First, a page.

The Australian government is presently finalising its draft SME insolvency law reform proposals. Apart from getting the law right, as significant a task is deciding who should administer it.
The government has proposed a widening of the existing registered liquidator group and its now has submissions opposing or supporting that. The history of professional groups vying for what can be an exclusive licence from government for the right to practise in a particular field goes back a long way, and how such groups manoeuvre and jostle for position is well researched – doctors and pharmacists, health professionals, lawyers and conveyancers – and insolvency practitioners are no different.
This decision for the government is less about the law as the capacity and resources and training of the various groups in the market to best implement the new regime. The government’s proposal is that it be left to the registration committees to allow the registration of liquidators under s 20-20 of the Insolvency Practice Schedule who, in certain doublespeak, would be able to decide to approve a person’s registration as a liquidator even if that person were not to satisfy the statutory criteria if that person would be suitable to be registered. “This flexibility encourages a greater diversity of practitioners into the field, and greater resilience of the sector”.
Diversity and resilience
Those last words may prove significant. From an overall perspective, the government might have been looking at the need to inject new and more general talent into the existing pool in order to administer a new regime in difficult circumstances, and in looking to the future more generally; for example in the use of technology and communications, and bringing in other learning and disciplines and perspectives.
As it happens, registered liquidators themselves have been the subject of at least three significant assessments in the period leading up to the virus which may have informed government thinking. These are as to practitioners’
- use of technology and artificial intelligence;
- professional standing and capability; and
- their financial capability and standing.
The results from each were mixed, whether better or worse than other comparable professions or groups is not dealt with but all professions have their issues.
As to liquidators, there had been a decline in their numbers, expected given the fall away of work pre-virus, and also given the opportunities in less regulated restructuring work. Financial write-offs for insolvency work seem to have remained high, including in bankruptcy, with the number of firms soon in financial difficulty in 2020 perhaps being of related concern. ARITA’s submission refers to the fact that “some 55% of insolvency firms have been on JobKeeper (note most insolvency firms are actually SMEs and not major firms)”. And this is relevant in particular given that the financial returns for work done by practitioners under the proposed new law is perhaps uncertain. Practitioner firms had lagged in technology applications, now exacerbated perhaps by the impact of the coronavirus. On top of this, past views of the government about the profession have not been that supportive, unfairly in many respects, in particular given the 2017 regulatory outcome, being one of continued close regulation, by two regulators. This compares with, most recently, the professional co-regulation of New Zealand practitioners.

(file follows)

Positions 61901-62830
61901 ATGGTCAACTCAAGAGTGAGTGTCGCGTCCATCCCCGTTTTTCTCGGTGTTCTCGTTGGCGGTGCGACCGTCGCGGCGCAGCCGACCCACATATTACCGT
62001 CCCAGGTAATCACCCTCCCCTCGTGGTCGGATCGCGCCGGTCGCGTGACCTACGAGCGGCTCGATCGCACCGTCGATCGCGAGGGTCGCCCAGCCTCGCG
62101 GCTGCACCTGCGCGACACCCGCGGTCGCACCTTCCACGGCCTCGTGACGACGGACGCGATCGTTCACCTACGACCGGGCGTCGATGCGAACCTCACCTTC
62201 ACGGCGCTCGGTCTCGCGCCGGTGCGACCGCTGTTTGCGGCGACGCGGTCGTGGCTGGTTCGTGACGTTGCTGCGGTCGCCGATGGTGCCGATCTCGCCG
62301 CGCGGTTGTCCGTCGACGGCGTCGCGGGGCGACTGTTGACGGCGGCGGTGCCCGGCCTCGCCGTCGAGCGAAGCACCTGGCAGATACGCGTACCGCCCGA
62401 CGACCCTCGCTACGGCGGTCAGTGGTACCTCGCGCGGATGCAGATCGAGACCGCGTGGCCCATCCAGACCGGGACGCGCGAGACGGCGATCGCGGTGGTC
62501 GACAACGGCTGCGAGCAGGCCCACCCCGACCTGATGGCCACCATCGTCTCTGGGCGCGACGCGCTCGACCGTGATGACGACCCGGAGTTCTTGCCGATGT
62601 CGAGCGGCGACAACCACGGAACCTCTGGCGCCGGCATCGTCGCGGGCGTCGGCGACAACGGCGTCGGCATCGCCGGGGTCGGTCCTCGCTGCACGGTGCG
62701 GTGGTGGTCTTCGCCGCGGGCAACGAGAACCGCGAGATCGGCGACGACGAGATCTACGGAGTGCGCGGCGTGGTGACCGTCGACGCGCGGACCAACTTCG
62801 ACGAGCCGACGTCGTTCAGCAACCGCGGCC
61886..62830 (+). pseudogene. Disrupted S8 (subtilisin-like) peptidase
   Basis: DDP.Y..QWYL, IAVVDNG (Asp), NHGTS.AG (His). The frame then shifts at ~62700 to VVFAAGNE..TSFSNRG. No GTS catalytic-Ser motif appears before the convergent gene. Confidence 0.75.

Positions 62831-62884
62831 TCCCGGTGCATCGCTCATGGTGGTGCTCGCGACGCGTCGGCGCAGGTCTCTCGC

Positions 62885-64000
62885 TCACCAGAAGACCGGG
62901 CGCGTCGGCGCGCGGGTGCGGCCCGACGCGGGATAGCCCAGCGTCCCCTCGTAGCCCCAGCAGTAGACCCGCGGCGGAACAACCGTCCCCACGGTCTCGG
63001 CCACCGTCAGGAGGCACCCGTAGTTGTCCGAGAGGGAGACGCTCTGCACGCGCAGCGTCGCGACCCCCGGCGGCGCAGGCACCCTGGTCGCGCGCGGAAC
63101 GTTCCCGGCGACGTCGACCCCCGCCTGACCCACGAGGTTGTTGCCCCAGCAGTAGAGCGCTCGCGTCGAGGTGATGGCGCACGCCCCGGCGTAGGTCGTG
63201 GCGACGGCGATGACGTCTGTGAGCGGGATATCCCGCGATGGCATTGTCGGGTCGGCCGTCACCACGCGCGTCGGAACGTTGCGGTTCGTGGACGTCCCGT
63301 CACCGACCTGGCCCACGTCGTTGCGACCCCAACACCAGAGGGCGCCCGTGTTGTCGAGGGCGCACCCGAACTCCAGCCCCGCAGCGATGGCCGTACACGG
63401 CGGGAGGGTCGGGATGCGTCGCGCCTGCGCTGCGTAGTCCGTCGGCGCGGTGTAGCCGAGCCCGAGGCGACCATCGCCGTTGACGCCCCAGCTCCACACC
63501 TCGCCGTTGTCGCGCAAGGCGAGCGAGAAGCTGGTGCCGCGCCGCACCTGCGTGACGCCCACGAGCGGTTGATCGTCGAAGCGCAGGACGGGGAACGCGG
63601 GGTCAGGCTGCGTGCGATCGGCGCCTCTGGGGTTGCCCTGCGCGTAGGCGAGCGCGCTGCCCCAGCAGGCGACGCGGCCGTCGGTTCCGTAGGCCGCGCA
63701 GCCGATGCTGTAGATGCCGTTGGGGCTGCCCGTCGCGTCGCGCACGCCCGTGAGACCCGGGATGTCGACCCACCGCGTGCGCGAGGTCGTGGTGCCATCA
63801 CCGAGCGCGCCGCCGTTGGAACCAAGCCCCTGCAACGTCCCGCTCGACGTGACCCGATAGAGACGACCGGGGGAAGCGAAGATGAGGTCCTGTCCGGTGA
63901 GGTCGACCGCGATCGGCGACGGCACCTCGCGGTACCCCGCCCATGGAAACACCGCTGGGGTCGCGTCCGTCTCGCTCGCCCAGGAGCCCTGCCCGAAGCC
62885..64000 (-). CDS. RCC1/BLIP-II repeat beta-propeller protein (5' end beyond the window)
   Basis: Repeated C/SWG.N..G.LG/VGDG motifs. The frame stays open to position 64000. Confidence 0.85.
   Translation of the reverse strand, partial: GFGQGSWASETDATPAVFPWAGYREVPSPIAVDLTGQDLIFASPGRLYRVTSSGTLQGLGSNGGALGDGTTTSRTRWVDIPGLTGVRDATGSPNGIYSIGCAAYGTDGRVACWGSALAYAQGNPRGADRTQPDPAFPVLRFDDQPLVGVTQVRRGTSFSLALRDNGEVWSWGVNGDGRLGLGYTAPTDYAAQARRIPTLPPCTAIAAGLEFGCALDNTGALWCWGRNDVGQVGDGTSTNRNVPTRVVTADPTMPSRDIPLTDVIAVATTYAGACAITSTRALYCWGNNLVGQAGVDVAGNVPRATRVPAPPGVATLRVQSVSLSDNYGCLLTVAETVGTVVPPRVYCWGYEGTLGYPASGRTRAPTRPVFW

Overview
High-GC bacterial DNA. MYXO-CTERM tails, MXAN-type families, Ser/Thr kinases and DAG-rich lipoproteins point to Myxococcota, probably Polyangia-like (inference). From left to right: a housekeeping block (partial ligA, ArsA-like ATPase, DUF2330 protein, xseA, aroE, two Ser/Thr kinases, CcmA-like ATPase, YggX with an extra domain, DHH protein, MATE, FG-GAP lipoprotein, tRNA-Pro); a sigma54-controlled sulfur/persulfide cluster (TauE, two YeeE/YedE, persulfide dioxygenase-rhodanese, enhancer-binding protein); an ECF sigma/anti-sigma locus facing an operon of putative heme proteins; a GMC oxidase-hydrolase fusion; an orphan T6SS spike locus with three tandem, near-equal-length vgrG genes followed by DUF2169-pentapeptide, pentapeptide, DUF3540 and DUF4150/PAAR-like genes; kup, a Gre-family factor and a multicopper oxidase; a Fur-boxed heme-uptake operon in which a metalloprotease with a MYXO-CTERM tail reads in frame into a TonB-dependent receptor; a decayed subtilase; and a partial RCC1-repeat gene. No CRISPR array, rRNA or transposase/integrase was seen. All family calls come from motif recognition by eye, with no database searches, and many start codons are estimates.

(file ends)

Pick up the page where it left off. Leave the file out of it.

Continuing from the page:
Hammers and nails
That Australian liquidators are a group of experienced qualified practitioners may not quite fit what is presented under the Bill as more expedient and volume work. As Professor Jason Harris has written,
‘asking highly specialist liquidators to do basic business viability assessments is not the best use of their skills and will render this new regime too expensive and unfit for purpose’.
It was his further analogy – ‘if the only tool you have is a hammer, everything looks like a nail’ – about which the UK had concerns, that its ‘liquidators lacked the right skillset for restructuring, being weighted towards addressing balance sheet issues rather than dealing with a company’s economic problems and its underlying business model’.
The contenders could not have been defined by their professional member association, for competition policy reasons, Australia having so far rejected that co-regulatory approach adopted in NZ and the UK. At one end of the spectrum is the registered liquidator as a legally defined term, at the other, there is the option of the ‘appropriately qualified entity’ in s 588GA adopted in relation to safe harbour. The government proposes a middle course, through changes to the s 20-20 registration criteria.
If that proceeds, despite various submissions to the contrary, we should anticipate many ad hoc registration committees being convened, given that they can only approve individuals as liquidators one by one, not by way of groups. It also means that committees should properly give prompt written reasons for their decision, and publicly, both to allow others to consider their merits in applying, and to ensure the transparency and integrity of the process. It also leave the whole process to the discretion of the committees, with no guidelines as yet, and with no external influence legally possible.